Keywords: Vulnerable populations, Access, Disparities in health and health care, Social / cultural context
      PubDate: 2021-09-13T14:00:12-07:00
      DOI: 10.1370/afm.2698
      Issue No: Vol. 19, No. 5 (2021)
  • Moving From In-Person to Telehealth Group Visits for a Mindful-Eating
           Healthy Nutrition Program [Innovations in Primary Care]

    • Authors: Carroll, J. K; Finn, L, Scharer, K, Kiel, L, Kiel, A, Callen, E, Callister, E, Campbell, I, Anderson, E, Grossman, L, Landin, C, Nederveld, A.
      Pages: 466 - 466
      Keywords: Health promotion, Access, Health informatics
      PubDate: 2021-09-13T14:00:12-07:00
      DOI: 10.1370/afm.2685
      Issue No: Vol. 19, No. 5 (2021)
           DIPLOMATE LEARNING [Family Medicine Updates]

    • Authors: Price, D. W; Bazemore, A, Baxley, E. G, Stelter, K, ONeill, T. R, Fain, R, Magill, M. K, Newton, W. P.
      Pages: 468 - 470
      PubDate: 2021-09-13T14:00:12-07:00
      DOI: 10.1370/afm.2749
      Issue No: Vol. 19, No. 5 (2021)
           CURRICULUM [Family Medicine Updates]

    • Authors: Brazelton T.
      Pages: 469 - 470
      PubDate: 2021-09-13T14:00:12-07:00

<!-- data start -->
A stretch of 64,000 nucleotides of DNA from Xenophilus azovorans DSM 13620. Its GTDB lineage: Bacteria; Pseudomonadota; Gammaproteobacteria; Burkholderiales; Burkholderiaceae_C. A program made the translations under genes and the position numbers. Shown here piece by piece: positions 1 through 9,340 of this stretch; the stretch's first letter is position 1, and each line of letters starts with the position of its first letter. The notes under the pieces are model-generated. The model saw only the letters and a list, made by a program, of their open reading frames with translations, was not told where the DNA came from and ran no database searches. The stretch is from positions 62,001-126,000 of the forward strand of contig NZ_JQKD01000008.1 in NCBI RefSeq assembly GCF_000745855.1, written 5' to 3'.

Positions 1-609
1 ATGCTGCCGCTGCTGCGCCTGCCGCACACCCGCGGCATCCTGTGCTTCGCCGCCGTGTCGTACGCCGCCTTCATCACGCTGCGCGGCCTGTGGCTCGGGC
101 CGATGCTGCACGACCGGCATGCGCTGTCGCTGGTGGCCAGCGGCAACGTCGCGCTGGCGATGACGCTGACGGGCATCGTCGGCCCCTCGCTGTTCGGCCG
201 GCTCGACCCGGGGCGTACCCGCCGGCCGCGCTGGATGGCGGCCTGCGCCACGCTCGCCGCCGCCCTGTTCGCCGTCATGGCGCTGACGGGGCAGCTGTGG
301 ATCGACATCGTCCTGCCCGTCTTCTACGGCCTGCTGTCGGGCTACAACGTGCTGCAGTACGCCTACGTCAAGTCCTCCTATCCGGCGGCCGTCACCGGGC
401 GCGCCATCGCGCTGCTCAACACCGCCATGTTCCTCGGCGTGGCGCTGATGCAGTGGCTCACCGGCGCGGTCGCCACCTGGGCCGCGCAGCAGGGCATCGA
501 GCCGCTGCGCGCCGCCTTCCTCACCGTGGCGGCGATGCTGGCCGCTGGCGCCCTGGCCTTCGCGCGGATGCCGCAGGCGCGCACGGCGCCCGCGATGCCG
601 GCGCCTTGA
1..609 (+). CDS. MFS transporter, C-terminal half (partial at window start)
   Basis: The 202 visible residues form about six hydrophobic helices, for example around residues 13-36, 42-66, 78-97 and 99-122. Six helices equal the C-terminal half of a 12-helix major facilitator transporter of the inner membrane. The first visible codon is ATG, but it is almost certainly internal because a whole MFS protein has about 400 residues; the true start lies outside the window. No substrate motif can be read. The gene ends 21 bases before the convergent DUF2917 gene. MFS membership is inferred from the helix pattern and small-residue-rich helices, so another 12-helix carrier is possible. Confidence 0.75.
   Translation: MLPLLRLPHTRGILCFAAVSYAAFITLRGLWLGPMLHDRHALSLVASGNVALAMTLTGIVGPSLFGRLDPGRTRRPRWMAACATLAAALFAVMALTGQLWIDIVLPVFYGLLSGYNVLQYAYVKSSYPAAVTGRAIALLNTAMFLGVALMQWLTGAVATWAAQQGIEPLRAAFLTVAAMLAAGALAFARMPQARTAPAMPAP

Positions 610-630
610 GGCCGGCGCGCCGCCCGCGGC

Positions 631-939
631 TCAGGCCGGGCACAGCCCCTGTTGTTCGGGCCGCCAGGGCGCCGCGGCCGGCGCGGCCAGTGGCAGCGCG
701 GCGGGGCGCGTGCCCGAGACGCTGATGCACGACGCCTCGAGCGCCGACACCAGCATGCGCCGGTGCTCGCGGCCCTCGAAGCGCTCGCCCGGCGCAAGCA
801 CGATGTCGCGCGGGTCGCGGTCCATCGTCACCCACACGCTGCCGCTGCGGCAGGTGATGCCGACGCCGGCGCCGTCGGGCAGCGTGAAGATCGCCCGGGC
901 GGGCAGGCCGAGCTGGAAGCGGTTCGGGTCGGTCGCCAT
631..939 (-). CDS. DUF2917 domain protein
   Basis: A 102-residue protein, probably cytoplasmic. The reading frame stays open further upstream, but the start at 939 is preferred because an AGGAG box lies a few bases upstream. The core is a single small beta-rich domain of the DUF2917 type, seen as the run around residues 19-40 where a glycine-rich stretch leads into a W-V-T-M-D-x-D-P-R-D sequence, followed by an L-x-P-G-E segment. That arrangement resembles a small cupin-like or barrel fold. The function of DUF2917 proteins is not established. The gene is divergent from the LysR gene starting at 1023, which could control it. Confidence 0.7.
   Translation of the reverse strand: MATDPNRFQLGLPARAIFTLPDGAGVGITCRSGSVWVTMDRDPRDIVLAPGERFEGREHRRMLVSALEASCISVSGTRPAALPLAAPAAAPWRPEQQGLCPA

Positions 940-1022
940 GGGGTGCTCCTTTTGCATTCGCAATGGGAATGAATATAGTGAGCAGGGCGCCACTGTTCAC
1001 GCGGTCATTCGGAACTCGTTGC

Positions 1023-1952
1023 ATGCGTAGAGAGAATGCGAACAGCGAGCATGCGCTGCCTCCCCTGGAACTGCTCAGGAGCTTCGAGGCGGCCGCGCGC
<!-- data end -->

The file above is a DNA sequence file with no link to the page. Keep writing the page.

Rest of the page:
DOI: 10.1370/afm.2748
      Issue No: Vol. 19, No. 5 (2021)
           Medicine Updates]

    • Authors: Nease, D; Greiver, M.
      Pages: 470 - 471
      PubDate: 2021-09-13T14:00:12-07:00
      DOI: 10.1370/afm.2744
      Issue No: Vol. 19, No. 5 (2021)
           Medicine Updates]

    • Authors: Seidenberg, P; Shokar, N, Vera, J, Weidner, A, Sutter, J.
      Pages: 471 - 472
      PubDate: 2021-09-13T14:00:12-07:00
      DOI: 10.1370/afm.2746
      Issue No: Vol. 19, No. 5 (2021)
           FROM COMMUNITY-BASED PROGRAM COVID-19 RESPONSE [Family Medicine Updates]

    • Authors: Barr, W. B; Somers, J, Dono, R, St. Louis, J.
      Pages: 472 - 473
      PubDate: 2021-09-13T14:00:12-07:00
      DOI: 10.1370/afm.2745
      Issue No: Vol. 19, No. 5 (2021)

    • Pages: 474 - 475
      PubDate: 2021-09-13T14:00:12-07:00
      DOI: 10.1370/afm.2747
      Issue No: Vol. 19, No. 5 (2021)
  • EMPLOYMENT OPPORTUNITIES [Employment Opportunities]

    • Pages: 476 - 480
      PubDate: 2021-09-13T14:00:12-07:00
      Issue No: Vol. 19, No. 5 (2021)
School of Mathematical and Computer Sciences
Heriot-Watt University
Edinburgh, EH14 4AS, UK